Condé Nast Union Members Plan Work Stoppage on Oscar Nominations Day


Nearly 400 union members who work at Condé Nast manufacturers might be holding a 24-hour work stoppage on Tuesday to protest negotiation practices that they declare are illegal.

The work stoppage coincides with the announcement of the 2024 Oscar nominations, which is able to happen Tuesday morning at 8:30 a.m. ET. Employees at Vanity Fair, Vogue, GQ, Allure, Condé Nast Entertainment, Architectural Digest, Glamour, Self, Teen Vogue and different Condé Nast publications are set to stroll out and maintain a rally in entrance of the corporate’s places of work in New York.

The Condé Nast Union shared its potential walkout plans final Thursday on X/Twitter: “Our longest yeah boy ever: Nearly 400 of us have pledged to STOP WORK when our bargaining committee calls for a 24 hour walk out. RT to tell @CondeNast you stand with workers: stop breaking the law, stop union busting, and stop the layoffs. Keep your eyes here for more soon.”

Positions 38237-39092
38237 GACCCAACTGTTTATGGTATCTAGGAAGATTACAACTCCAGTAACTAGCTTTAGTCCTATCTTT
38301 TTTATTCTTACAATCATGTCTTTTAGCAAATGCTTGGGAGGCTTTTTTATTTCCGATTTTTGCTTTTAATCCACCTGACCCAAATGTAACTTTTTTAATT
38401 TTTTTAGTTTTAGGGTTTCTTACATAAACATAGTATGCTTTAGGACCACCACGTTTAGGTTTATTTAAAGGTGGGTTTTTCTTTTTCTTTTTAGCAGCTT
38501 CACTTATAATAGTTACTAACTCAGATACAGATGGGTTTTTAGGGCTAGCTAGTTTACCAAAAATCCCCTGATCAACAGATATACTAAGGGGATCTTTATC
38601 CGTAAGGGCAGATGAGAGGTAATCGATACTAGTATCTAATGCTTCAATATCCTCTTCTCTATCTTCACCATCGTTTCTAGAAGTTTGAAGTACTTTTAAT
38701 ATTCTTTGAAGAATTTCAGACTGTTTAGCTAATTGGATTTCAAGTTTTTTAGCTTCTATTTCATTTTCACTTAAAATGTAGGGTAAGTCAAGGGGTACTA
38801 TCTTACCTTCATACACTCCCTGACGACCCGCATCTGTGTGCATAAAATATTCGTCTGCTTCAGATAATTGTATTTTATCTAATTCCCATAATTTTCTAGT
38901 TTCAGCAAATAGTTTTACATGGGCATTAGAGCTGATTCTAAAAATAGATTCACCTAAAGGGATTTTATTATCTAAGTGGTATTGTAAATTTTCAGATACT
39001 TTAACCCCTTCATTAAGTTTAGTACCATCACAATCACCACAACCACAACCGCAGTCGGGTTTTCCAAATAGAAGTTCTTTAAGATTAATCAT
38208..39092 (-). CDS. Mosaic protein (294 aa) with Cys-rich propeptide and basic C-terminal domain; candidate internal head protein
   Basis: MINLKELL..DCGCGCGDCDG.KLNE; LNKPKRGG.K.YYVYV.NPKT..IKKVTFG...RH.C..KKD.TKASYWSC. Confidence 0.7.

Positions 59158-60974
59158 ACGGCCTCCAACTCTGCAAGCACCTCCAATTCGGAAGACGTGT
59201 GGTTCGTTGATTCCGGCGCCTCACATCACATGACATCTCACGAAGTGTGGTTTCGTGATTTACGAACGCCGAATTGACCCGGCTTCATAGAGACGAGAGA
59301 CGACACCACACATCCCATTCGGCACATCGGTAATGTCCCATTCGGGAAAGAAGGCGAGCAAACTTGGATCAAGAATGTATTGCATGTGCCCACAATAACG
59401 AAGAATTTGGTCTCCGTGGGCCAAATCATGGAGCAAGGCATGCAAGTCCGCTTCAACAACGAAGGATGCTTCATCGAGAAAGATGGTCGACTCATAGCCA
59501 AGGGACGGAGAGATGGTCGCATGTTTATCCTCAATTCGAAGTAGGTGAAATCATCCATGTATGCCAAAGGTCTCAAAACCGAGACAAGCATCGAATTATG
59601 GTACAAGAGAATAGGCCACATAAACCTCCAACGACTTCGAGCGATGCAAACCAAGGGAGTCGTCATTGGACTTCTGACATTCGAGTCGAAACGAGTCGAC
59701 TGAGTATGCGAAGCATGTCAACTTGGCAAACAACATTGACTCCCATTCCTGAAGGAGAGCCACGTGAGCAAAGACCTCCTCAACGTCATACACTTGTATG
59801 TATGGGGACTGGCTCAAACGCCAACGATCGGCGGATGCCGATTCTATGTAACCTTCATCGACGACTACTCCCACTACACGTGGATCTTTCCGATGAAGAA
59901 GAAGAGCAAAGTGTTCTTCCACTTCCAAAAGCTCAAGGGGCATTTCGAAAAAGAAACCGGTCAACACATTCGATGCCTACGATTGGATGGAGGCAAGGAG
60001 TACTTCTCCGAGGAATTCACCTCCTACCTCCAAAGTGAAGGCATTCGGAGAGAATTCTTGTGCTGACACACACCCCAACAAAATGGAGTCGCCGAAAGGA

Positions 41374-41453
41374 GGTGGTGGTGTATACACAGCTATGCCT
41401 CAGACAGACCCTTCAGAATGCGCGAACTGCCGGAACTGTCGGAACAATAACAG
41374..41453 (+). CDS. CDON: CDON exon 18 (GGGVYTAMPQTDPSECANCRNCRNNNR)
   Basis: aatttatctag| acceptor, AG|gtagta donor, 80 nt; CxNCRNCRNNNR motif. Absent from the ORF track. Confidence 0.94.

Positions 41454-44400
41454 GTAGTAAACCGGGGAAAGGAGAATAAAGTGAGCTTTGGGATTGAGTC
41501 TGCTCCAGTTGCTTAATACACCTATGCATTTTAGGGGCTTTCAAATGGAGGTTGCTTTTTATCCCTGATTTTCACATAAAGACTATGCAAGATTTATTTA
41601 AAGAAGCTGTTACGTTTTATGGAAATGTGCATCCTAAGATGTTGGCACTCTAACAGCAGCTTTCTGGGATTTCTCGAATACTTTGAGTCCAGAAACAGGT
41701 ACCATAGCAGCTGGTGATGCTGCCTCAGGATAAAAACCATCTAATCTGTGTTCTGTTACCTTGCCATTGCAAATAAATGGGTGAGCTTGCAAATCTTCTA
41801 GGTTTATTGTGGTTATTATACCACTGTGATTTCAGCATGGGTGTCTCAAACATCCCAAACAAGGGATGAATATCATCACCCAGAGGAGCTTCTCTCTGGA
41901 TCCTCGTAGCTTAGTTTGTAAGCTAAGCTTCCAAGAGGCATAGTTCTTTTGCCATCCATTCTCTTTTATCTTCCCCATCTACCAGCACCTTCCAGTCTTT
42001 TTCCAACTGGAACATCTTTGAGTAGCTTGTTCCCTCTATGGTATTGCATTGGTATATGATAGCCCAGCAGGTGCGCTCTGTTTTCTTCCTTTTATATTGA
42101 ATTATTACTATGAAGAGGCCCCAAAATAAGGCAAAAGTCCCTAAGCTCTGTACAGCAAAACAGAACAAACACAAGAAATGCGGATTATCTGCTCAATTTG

Back in November of final 12 months, Condé Nast CEO Roger Lynch introduced that the corporate will lay off upwards of 300 staff and take different cost-reduction measures to enhance effectivity.

“We’ve also had to make the difficult decision to implement reductions among our dedicated teams,” Lynch wrote in a memo. “These reductions will take place over the next few months and total approximately 5% of all staff roles. There is no easy way to share this news and our focus will be on making this transition as easy as possible for our dedicated colleagues with enhanced severance packages and career service offerings.”

Last week, Condé Nast merged Pitchfork with males’s journal GQ — leading to layoffs on the digital music publication, together with the exit of editor-in-chief Puja Patel.

Anna Wintour, Condé Nast’s chief content material officer and world editorial director of Vogue, defined the modifications in a memo to firm workers, writing, “Today we are evolving our Pitchfork team structure by bringing the team into the GQ organization. This decision was made after a careful evaluation of Pitchfork’s performance and what we believe is the best path forward for the brand so that our coverage of music can continue to thrive within the company.”


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